Author: Claire LaZebnik
Welcome to my new Blog Feature!
I am really excited to present it to you and I am even more excited to have Claire LaZebnik stop by for my first author interview. Her novel “Epic Fail” was the first Young Adult novels I read since I was a young teenager and after reading it I fell in love with YA novels.
Claire agreed to do an author interview and here are her answers to my questions:
What gave you the idea to publish your novel Epic Fail?
Epic Fail is loosely based on Jane Austen's Pride and Prejudice, one of my favorite novels of all time. I've been writing novels for adults for many years, but I wanted to try writing a YA novel and thought it would be fun to update such a funny and romantic book. I was lucky enough to find an editor at HarperCollins who agreed!
Was it easy to write it with such a well known story as your basic storyline?
The hardest part was figuring out Derek's character. I wanted the other students at school to treat him like he's special, but wasn't sure how to give him all that status in a believable way. When I decided to make him the son of two famous movies stars, everything else sort of fell into place. Well, not everything - I did struggle a bit with Webster (the villain) - how to make him evil enough to hate, but not so evil it would be upsetting to younger readers. I think I worked it out, but it took a few drafts.
Who is your favorite Benton sisters and why?
Elise is my favorite, simply because she's the most relatable one. Juliana is a little too nice and kind and the other two can be annoying. Elise is funny and smart and insightful and yet still finds herself in embarrassing situations, so she's pretty likable. Her one flaw is that she's so determined not to fawn over Derek because his parents are famous that she goes too far in the other direction and doesn't give him enough of a chance with her.
Was it easy to write a YA novel and what are the differences in writing one to an adult novel?
It was definitely FUN to write a YA novel - I don't know about easy. There's always a lot of work in producing a finished 300 page manuscript, and this was no exception, but I loved the characters and knew where the plot had to go, so it wasn't the hardest thing I've ever written.
I'd say there are two main differences between writing for adults and writing YA. The first is obvious: I tried to keep it "clean," so anyone could read it, by avoiding swear words (for the most part) and not including any sex scenes or anything like that. The second major difference, for me at least, was that I tried to make it very clear what was going on in Elise's mind at any given moment. I expect adult readers to infer a lot and fill in the blanks, but I wanted to make sure the younger readers were completely included in Elise's thoughts and motives.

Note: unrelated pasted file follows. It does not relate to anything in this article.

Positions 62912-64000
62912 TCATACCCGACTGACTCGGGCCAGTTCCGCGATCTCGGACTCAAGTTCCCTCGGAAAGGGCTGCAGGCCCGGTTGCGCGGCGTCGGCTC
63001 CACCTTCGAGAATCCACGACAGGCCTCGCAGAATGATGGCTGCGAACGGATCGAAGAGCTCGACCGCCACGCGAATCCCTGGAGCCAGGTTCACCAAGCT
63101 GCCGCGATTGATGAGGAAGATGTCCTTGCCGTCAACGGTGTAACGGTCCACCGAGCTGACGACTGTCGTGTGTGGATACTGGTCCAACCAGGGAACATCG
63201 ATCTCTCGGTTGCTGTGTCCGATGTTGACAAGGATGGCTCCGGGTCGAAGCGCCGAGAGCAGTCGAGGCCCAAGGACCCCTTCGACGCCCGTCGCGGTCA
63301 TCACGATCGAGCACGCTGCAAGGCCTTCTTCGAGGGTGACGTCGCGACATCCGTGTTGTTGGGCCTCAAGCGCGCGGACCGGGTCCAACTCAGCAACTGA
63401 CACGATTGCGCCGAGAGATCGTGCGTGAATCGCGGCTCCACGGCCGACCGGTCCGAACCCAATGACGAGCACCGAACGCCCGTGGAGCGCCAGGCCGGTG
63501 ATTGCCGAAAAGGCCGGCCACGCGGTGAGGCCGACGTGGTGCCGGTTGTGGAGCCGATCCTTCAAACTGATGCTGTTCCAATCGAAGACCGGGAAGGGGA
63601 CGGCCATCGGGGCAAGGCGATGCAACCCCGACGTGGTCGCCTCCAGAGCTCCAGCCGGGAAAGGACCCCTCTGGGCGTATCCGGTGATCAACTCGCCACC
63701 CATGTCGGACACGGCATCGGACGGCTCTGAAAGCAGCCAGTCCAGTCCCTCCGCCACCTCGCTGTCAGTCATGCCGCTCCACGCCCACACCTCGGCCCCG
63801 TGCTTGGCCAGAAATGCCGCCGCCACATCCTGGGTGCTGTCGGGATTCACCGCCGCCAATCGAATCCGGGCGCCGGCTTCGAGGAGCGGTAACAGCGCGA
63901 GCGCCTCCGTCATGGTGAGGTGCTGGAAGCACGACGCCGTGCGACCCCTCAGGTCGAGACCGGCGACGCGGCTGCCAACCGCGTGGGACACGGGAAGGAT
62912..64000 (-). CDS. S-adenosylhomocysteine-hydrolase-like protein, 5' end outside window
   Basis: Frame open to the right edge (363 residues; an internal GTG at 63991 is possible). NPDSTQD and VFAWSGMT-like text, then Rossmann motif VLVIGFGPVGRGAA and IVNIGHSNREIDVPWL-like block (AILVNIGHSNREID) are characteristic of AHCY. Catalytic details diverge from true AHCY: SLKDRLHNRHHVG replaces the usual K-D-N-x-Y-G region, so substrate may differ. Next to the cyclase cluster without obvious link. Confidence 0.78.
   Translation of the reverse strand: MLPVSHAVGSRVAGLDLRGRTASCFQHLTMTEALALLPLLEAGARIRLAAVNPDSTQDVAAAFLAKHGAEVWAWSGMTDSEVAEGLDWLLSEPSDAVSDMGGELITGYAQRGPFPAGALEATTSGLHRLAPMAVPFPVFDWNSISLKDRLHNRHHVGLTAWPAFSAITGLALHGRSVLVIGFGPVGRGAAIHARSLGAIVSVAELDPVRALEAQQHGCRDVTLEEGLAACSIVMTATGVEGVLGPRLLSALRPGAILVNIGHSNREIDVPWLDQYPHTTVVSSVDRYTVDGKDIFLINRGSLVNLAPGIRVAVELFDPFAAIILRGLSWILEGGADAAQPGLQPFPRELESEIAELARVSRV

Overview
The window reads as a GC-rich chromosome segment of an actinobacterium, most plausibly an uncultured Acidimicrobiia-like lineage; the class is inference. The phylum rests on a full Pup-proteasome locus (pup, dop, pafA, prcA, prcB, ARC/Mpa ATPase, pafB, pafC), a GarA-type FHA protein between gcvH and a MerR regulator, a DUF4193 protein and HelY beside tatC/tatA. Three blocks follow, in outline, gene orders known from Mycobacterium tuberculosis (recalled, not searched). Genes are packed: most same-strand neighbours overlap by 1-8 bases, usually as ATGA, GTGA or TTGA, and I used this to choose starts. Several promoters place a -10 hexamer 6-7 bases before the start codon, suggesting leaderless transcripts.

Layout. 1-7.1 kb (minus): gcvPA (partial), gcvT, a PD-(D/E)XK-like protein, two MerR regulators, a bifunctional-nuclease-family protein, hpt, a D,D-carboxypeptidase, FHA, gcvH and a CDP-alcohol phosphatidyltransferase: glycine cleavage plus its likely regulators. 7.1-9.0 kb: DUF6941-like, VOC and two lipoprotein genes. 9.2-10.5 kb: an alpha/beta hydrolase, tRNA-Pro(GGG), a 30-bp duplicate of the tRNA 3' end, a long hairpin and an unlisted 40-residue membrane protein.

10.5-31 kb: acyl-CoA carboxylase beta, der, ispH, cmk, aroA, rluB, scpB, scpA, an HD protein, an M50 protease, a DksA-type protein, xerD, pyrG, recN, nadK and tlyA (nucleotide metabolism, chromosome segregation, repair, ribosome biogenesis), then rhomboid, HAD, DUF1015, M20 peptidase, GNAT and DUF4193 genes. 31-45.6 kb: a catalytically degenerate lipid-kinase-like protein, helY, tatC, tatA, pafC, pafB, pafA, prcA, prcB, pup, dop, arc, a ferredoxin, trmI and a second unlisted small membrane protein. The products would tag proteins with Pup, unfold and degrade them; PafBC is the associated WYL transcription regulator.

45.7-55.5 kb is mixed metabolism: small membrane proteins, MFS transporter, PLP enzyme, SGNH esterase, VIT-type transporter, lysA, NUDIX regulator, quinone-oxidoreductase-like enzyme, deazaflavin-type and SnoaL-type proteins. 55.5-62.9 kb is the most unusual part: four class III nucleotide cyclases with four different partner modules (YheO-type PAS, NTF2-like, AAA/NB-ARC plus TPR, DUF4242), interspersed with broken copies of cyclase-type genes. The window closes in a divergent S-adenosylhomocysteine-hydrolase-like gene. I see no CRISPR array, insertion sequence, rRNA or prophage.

What inspires you to write?
I love to read. It's my favorite way to relax, so I feel like if I can provide that pleasure for other people, I'm doing something I can feel good about. And I genuinely enjoy writing (although you wouldn't know it from the way I procrastinate). When a book is really working, really moving along, it's as pleasurable to write it as it would be to read it - you have the same sense of discovery and enjoyment. I learn to care about my characters and I want to see them safely through to a happy ending (I like happy endings).
How would you describe your typical writing day?
I get up, get the kids off to school (after making their lunches), feed and exercise the dogs and cat, catch up on emails and my various author pages, and then run any errands I need to run. Once I've done all that - and assuming the kids are at school and not home sick or on vacation and I don't have any meetings - I try to get some writing done. I am not disciplined. I write a little, check Facebook, write a little more, play with the dogs, write a sentence or two, eat lunch and walk the dogs, and so on until the kids come home from school and I'm doing stuff with them or cooking dinner. Sometimes I squeeze a little work in after dinner - especially if I have a deadline looming - but usually I'm too tired.
When was the first time you saw yourself as an author?
I'm not sure I've ever really seen myself as that! I always feel like a bit of a phony, like I'm getting away with something when an editor agrees to publish a book of mine. But I guess when you see a published book in a bookstore with your name on it, it's pretty validating. My great hope is one day to stumble across some stranger reading my book on an airplane or at a pool or some place like that. That would be really exciting - but it hasn't happened yet.
Do you have a favorite book and/or author?
Emma by Jane Austen, probably. Pride and Prejudice runs a close second. I chose P&P to base a book on, though, because there's a movie called Clueless that's such a perfect update of Emma, I knew I could never do as good a job. I reread both those novels regularly.
Thank you Claire for taking the time to answer all my questions!
Claire already wrote her next YA novel called The Trouble with Flirting which is due out in winter 2012/3.
Keep your eyes open for that and check out my review of Epic Fail!